2.                  Calcium uptake by shoots increased with Ca levels when foliarly applied.  The levels and patterns of increase were similar when plants were sprayed with CaLF and CaCl2, and on average 22% higher than when sprayed with EDTA-Ca.

3.                  Calcium lignite fertilizer did not decrease N uptake, as observed with EDTA-Ca and CaCl2. N uptake by alfalfa shoots fertilized with CaLF was on average 91 and 20% higher than when fertilized with EDTA-Ca and CaCl2, respectively.

4.                  When sprayed on alfalfa leaves, CaLF stimulated more Mg and P uptake than did EDTA-Ca.

5.                  In general, foliar sprays of Ca fertilizers were more effective than substrate applications.

6.                  Calcium lignite fertilizer has a significant potential for not only correcting Ca deficiency, but also for stimulating the absorption of other nutrients.



1          F.A. Biondi, A. Figholia, R. Indiati and C. Issa, In Humic Substances in the Global Environment and Implications on Human Health, ed. N. Senesi and T.M. Miano, Elsevier, New York, 1994, p. 239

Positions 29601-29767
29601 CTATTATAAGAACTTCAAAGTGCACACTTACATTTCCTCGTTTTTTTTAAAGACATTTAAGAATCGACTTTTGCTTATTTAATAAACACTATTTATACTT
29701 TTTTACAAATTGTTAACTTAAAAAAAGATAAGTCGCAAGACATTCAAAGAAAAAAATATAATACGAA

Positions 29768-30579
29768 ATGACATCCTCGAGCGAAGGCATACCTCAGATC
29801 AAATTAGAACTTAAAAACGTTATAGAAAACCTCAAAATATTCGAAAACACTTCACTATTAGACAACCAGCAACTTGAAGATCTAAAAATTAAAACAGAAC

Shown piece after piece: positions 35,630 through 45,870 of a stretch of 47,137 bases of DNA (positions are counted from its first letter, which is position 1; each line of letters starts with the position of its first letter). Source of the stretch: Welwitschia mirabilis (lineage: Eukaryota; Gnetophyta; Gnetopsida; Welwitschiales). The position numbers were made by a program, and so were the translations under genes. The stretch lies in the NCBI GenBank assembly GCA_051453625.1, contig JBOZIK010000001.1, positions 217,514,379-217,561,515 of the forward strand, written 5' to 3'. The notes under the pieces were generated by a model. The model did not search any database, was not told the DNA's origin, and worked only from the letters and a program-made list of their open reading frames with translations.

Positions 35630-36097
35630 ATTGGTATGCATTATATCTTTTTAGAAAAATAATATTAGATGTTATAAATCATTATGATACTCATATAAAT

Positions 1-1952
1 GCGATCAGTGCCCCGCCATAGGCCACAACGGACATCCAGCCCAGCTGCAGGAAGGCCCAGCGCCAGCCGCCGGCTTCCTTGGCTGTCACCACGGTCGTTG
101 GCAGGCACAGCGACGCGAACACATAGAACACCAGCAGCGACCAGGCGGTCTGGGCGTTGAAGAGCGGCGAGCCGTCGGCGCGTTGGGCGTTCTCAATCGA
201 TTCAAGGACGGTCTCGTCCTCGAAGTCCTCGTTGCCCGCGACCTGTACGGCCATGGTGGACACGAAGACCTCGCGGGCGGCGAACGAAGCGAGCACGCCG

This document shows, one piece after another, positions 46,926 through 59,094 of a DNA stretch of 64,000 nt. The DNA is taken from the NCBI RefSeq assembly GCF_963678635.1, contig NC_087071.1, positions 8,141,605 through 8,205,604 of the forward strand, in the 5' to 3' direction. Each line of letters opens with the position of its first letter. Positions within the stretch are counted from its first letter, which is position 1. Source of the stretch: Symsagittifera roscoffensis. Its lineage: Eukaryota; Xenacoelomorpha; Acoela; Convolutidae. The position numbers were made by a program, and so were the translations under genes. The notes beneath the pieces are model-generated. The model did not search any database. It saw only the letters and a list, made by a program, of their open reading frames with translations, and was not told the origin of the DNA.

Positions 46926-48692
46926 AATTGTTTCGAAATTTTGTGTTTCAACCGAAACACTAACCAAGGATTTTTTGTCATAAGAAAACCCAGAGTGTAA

2          B.S. Rauthan and M. Schnitzer, Plant and Soil, 1981, 63, 491.

3          K.H. Tan and D. Tantiwiramanond, Soil Sci. Soc. Am. J., 1983, 47, 1121.

4          M. Ayuso, T. Hernández, C. Garcia and J.A. Pascual, Biores. Techn., 1996, 57, 251.

5          M. Schnitzer and P.A. Poapst, Nature, 1967, 213, 598.

6          A. Albuzio, G. Ferrari and S. Nardi, Can. J. Soil Sci., 1986, 66, 731.

7          A. Piccolo, S. Nardi and G. Concheri, Soil Biol. Biochem., 1992, 24, 373.

8          J.A. McKeague, In the Manual of Soil Sampling and Methods of Analysis, ed. Canadian Society of Soil Science, 1978, p. 250.